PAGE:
I’ll be honest, I skipped the big gym-speech, where parents are packed in like sardines, it’s hot, they talk about the same things every year, introduce the staff, and you can’t hear anything anyway because of all the people who came late, and are having full-voice conversations in the lobby. See, we were a bit late ourselves because we had decided to walk to avoid the parking lot madness. Rather than be a part of the lobby-talker problem, we ventured down to the ASD room to wait for The Boy’s teacher. Technically, The Boy was not supposed to be there, but his teacher had told me to bring him, as she wasn’t speaking, and it would mean a second night of babysitting for him if I didn’t.
I was tired and cranky, and probably not in the right frame of mind. I ventured to his 5th grade teacher’s room at the appropriate time, and listened to her speak at lightening speed to make sure she got everything in by the time the session had ended. I listened for awhile, anyway, and then I tuned out for a bit, wondering how much of her speech applied to The Boy. I knew he wouldn’t really do all of the things she was talking about, because he just isn’t in her room all day. I tried to pick out the information on the subjects I thought he would be in class for, but then I remembered last year, and gave up.
Last year, The Boy had a stellar year, marred only by the fact that he slipped through the cracks at two separate events. The first was a classroom Poetry Night. One of the classes he has traditionally participated within the general ed. classroom is reading. The fourth graders were asked to read, and do several different types of book reports throughout the year in various genres. For the poetry genre, The Boy selected a Shel Silverstein poem — you may remember it — “Jimmy Jet and his TV Set”. He had to re-type it, draw a picture, and practice reading it. We sent it in on the due date, and soon the flyer came home announcing Poetry Night. The kids were going to read their poems, and should wear sunglasses, black shirts, and berets if they had them, like the Beat poets. We showed up, crowded into the classroom at little arrangements of desks made to look like bistro tables. Except that when we showed up, his teacher took one look at us and said, “Oh,” softly to herself, but not soft enough for me to miss it. The Boy read his poem first, proudly, and very well. Then he came to sit on my lap, and we watched as the rest of his classmates put on a smartboard presentation, read their poems, and sang a song with signs and choreography. The Boy had been left out, tacked on at the beginning like some afterthought. He was obviously oblivious, and more than a little bored as the evening wore on, but I was obviously not so lucky.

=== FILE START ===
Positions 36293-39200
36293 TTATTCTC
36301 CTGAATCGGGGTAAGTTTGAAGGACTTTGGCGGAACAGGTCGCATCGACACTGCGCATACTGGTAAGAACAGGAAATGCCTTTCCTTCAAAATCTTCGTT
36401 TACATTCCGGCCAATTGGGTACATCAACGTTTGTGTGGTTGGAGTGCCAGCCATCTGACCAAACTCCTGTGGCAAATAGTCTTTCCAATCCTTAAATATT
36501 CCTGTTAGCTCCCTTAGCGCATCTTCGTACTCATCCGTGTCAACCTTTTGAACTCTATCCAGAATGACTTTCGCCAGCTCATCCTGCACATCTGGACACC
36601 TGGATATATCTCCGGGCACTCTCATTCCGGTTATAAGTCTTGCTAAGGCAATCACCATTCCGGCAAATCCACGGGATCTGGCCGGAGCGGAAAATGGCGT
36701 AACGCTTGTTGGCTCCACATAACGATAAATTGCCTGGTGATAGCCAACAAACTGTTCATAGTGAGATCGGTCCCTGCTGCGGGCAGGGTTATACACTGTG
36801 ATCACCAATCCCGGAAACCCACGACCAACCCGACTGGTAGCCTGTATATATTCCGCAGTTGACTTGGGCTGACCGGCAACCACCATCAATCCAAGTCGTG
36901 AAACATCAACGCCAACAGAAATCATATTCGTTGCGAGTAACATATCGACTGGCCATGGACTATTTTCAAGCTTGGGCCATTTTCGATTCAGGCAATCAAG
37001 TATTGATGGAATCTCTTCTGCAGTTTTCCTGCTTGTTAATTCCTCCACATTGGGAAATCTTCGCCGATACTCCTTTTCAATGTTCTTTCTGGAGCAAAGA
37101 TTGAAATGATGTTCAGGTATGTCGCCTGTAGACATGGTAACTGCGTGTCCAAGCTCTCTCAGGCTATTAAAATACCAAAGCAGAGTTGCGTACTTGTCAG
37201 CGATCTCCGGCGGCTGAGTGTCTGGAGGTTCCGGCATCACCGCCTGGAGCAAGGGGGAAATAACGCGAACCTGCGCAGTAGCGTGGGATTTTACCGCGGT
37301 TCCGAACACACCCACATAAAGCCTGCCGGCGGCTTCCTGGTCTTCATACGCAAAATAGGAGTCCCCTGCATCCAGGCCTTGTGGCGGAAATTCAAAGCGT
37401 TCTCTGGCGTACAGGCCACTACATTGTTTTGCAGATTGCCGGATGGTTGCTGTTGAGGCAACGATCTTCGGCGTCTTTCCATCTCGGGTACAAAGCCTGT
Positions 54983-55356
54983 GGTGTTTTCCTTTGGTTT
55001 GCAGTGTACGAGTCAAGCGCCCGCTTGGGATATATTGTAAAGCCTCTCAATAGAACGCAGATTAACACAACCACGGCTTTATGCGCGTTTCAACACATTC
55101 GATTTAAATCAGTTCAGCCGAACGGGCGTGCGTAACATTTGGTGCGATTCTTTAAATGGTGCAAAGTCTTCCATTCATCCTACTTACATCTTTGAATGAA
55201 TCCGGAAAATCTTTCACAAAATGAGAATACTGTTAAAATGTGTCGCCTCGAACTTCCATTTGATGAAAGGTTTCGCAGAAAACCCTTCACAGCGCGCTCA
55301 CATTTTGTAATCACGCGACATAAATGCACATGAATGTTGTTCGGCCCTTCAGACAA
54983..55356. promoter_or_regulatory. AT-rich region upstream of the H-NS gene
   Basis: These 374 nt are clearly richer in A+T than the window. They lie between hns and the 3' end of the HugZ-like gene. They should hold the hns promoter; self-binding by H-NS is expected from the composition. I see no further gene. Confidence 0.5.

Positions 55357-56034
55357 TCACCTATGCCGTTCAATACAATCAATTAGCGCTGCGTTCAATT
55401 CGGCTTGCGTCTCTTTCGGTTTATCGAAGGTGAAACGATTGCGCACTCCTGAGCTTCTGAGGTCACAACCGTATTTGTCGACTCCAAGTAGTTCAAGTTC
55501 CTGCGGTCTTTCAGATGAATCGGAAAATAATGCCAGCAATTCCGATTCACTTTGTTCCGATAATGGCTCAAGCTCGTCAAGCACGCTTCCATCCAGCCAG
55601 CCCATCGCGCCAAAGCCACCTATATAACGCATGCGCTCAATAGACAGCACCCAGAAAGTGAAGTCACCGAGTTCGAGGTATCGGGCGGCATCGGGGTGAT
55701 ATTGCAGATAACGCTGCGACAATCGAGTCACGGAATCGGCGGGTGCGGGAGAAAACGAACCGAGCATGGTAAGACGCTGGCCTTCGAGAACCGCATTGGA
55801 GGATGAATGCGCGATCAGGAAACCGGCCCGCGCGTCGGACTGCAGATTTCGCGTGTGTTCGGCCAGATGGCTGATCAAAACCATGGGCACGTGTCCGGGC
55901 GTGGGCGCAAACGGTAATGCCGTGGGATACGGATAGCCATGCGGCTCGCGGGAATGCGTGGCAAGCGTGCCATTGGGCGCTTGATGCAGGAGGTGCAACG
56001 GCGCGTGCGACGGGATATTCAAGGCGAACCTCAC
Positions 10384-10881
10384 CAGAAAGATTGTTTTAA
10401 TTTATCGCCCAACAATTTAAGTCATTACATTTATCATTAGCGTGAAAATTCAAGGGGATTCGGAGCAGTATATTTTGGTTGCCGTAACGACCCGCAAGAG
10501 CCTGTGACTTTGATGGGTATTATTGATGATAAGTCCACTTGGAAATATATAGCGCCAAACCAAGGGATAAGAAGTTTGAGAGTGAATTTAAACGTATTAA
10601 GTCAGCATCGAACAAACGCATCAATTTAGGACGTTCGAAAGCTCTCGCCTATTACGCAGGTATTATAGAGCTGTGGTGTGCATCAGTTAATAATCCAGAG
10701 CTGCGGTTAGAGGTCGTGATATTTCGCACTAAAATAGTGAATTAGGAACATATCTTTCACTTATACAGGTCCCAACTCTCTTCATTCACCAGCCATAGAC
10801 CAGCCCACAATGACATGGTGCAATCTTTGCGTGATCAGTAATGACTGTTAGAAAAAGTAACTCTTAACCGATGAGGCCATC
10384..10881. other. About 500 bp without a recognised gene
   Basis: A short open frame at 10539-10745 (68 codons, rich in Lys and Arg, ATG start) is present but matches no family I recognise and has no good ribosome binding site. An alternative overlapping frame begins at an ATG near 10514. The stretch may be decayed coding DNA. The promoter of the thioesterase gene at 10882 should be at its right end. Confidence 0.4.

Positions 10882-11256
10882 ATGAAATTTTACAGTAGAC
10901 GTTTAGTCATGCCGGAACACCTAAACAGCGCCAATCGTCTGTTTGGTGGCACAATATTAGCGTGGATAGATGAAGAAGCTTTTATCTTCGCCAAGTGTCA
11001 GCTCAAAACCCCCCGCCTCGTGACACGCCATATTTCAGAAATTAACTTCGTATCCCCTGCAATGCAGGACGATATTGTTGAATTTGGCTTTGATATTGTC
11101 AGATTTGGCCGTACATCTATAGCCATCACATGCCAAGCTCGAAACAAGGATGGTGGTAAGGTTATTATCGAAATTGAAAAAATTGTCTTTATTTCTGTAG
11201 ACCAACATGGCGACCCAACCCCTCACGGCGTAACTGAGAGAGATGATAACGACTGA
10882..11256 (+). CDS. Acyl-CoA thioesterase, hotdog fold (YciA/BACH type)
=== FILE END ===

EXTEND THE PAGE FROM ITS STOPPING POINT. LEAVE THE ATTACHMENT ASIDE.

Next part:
And then, there was a school-wide art show. The Boy knew exactly which “piece” he had chosen to exhibit, a picture of a frog that he had decorated, showing different textures in different sections. We wandered the school for about an hour and a half and did not find it. It was not posted. When we asked the art teacher, she said if we couldn’t find it, she would help The Boy look for it the next day during school because the exhibit would be up for a few days. I finally convinced him that we could go home, only after combing every display a last time. The next morning, when we arrived (first, as always) to Kids Club, the exhibits were gone. He had slipped through the cracks again.
I am a teacher. I understand how difficult these events are to undertake. I know how I feel when I leave a student’s name off of a program, and although I double and triple check, sometimes mistakes happen. I get it.
I’m hoping that this year, with all of the adults on his team, looking out for him, and helping him along, I’m hoping that we can coordinate and communicate a bit better to make sure he doesn’t get left out. I made sure to mention these things at his IEP at the end of last school year, and I intend to relay these hopes to his new gen. ed. teacher who was not yet on the team at the time of his IEP.
Oblivious or not, he has a right to participate, and I have a right to expect that he will be included to the fullest extent he is able.